When This Land Was “No Man’s Land”
The early history of the parish dates back to the time of the Spanish occupation of Louisiana when Jose M. Mora (1797) was granted a large tract of land between the Rio Hondo and the Sabine River, known for years as the "Neutral Strip." After the grant to Mora, this area became a refuge for "desperadoes from the eastern states" and for outlaws and "filibusters from Carolina, Georgia, and Mississippi."
This strip of land, long in dispute between Spain and the United States after France had ceded Louisiana to the American government in 1803, was finally acquired by the latter by treaty in 1819. Originally, Spanish grants were recognized when proof was established, but most grants in Calcasieu were made to actual settlers. By an act of Congress approved on March 3, 1823, this strip of land was attached to the district south of the Red River.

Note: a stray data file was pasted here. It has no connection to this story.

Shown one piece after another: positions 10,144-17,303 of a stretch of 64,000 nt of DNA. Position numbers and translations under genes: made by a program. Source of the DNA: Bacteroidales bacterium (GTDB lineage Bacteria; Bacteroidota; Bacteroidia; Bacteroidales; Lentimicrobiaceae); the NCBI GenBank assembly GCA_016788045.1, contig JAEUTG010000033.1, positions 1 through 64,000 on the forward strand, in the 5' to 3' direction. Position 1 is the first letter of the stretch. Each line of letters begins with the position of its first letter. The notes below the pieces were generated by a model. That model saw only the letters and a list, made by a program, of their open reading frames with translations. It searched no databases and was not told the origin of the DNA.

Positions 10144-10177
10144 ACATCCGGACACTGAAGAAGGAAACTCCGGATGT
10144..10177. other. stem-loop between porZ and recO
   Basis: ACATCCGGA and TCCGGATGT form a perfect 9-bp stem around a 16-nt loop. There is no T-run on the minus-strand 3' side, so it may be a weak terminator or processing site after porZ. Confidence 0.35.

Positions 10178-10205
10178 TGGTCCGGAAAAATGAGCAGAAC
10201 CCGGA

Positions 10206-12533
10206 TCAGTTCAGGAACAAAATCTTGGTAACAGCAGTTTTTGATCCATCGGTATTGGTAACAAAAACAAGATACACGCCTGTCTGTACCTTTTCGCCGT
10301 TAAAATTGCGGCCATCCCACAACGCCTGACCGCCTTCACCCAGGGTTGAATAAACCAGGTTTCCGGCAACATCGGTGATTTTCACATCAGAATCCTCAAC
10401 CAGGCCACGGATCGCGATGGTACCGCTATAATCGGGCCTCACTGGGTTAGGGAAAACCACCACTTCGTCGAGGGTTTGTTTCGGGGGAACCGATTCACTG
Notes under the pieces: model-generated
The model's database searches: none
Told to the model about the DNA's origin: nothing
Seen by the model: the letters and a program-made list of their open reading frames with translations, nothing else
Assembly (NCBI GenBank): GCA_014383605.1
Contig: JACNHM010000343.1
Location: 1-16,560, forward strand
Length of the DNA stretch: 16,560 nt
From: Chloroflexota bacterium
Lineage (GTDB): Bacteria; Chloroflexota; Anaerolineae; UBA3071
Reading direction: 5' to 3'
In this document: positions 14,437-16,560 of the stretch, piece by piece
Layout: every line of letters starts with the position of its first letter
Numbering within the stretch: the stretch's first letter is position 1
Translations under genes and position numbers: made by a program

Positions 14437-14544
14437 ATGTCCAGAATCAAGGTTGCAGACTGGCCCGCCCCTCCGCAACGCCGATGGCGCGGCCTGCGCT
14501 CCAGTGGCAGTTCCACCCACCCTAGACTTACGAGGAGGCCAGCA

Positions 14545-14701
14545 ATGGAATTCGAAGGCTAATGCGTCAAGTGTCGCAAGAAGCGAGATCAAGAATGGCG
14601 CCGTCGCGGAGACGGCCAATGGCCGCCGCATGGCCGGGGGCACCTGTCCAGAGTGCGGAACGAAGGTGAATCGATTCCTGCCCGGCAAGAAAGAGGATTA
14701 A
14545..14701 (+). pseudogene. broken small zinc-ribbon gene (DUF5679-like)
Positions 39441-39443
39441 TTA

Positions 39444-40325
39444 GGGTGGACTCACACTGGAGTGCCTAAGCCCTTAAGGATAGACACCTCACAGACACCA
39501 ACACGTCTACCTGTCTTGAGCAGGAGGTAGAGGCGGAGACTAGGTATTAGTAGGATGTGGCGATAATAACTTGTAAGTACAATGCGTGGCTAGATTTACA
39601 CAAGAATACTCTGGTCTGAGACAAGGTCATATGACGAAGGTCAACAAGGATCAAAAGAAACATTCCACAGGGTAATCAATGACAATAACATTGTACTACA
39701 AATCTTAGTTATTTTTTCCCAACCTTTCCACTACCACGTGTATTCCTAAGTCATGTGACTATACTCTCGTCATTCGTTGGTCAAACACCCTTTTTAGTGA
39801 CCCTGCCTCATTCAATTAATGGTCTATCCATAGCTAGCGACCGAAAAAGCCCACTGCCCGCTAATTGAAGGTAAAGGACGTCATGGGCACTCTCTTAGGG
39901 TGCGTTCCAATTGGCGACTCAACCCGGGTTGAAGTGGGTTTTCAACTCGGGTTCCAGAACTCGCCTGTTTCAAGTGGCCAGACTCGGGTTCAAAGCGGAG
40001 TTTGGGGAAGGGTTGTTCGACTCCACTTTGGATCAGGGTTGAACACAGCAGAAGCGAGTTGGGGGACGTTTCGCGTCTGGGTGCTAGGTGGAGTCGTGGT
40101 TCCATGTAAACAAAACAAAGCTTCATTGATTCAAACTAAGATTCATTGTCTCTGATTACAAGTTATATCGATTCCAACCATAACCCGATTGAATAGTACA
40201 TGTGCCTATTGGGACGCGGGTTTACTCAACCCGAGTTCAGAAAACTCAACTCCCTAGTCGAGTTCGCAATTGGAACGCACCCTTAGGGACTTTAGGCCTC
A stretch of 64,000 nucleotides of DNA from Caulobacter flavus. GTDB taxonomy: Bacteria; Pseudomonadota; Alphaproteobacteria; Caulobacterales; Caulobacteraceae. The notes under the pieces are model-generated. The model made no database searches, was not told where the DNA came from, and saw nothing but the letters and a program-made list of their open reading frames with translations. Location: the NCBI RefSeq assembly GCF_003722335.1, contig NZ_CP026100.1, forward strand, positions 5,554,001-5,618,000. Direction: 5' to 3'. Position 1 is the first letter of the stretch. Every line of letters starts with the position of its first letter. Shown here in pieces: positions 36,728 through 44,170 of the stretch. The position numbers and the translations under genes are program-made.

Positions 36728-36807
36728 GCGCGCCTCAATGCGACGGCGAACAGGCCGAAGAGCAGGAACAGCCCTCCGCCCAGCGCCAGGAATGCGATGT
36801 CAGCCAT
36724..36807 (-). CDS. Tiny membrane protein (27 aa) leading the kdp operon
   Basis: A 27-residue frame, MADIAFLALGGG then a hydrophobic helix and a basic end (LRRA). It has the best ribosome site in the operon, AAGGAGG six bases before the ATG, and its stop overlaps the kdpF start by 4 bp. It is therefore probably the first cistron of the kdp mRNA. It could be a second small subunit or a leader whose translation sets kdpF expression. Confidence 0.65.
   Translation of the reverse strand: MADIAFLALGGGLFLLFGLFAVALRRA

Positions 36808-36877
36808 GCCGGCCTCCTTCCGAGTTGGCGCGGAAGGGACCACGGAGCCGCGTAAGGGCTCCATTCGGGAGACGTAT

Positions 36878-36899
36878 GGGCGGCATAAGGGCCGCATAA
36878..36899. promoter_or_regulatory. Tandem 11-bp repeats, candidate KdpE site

Some time elapsed before settlers took up permanent claims. Among these early families we find the names of Ryan, Perkins, LeBleu, Deviers, and Henderson. Acadians from the eastern parishes of Louisiana also emigrated to this area so that today the population is mixed, consisting of Creoles, Acadians, Americans, and Indians.